Tuesday, 21 September 2004

human cells make morphine

To determine whether mammals are capable of synthesizing morphine, Zenk and colleagues grew human nerve and pancreas cells and then screened them for morphine, as well as known precursors of morphine, using labeled oxygen molecules.

All compounds were present and contained the labeled oxygen molecules, indicating that human cells were capable of producing morphine. Dietary origin or contamination can be ruled out, the researchers say, demonstrating that morphine can be synthesized not only in plants but also in human and animal cells.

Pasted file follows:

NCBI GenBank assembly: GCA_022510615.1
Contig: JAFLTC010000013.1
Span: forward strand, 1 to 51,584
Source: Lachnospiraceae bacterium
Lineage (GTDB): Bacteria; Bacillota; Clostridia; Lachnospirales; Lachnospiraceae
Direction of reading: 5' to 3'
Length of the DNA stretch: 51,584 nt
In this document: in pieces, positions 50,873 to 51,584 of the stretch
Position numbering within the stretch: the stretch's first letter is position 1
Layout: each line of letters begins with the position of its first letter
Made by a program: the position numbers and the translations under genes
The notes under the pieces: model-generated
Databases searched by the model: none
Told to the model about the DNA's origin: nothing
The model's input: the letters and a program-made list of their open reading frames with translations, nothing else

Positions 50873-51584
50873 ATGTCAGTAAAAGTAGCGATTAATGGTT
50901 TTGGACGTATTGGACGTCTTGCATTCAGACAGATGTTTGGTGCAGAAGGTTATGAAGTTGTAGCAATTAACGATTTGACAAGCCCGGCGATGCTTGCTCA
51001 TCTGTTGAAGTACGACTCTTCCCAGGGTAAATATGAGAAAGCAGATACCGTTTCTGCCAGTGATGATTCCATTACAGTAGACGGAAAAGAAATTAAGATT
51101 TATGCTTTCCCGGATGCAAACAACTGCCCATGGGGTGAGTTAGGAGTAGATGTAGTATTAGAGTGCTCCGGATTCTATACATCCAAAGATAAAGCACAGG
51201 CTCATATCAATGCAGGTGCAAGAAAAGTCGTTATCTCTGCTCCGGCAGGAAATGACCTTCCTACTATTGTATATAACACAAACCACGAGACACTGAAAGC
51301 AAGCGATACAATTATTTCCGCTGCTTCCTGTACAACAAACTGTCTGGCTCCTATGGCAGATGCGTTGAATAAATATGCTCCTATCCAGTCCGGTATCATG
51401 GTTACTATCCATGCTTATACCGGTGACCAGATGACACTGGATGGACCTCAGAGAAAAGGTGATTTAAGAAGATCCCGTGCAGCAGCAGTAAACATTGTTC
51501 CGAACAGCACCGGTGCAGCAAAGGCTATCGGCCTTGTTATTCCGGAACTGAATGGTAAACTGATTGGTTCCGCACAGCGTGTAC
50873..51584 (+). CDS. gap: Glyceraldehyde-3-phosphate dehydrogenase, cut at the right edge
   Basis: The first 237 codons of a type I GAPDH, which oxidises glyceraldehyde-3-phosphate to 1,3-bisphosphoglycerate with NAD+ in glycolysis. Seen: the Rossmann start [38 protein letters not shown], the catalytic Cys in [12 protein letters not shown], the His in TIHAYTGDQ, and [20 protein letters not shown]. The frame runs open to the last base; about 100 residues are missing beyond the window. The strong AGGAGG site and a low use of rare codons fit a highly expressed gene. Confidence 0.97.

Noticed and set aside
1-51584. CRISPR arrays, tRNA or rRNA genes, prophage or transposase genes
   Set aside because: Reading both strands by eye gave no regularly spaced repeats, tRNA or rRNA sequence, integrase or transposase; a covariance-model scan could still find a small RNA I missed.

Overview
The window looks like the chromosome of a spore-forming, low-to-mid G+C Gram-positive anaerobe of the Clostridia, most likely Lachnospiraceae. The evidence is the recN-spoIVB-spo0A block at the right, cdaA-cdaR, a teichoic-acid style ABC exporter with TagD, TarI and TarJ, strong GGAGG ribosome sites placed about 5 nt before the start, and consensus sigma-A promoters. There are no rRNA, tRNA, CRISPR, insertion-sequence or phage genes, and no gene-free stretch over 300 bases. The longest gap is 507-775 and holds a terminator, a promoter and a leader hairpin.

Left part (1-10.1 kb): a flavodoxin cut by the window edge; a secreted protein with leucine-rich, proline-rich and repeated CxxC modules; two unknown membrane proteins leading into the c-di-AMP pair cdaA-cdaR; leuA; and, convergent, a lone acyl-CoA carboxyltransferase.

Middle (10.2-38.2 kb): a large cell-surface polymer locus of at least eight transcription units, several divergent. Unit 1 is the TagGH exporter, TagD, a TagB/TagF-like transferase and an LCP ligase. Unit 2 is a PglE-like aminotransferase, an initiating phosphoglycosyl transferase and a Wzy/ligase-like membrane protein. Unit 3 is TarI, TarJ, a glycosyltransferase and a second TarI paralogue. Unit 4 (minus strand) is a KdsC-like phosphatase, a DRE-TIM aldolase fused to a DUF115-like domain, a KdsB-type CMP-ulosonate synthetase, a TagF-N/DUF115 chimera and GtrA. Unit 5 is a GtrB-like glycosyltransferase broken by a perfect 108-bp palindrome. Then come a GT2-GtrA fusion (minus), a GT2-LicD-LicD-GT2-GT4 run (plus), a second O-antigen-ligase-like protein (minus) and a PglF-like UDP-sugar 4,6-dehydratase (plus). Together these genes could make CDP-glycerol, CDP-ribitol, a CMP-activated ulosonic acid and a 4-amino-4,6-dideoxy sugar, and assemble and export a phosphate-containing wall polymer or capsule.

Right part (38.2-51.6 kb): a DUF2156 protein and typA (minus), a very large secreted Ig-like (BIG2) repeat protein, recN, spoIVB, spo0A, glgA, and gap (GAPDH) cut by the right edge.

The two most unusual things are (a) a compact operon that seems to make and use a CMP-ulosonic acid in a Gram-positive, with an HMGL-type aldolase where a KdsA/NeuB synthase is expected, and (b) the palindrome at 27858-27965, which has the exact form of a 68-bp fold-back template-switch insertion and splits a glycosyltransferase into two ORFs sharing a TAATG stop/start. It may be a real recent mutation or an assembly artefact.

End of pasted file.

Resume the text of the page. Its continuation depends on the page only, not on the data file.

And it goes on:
black market nerve and pancreas cells harvesting opiates
(we're really close to a very sick, very wierd drug war)

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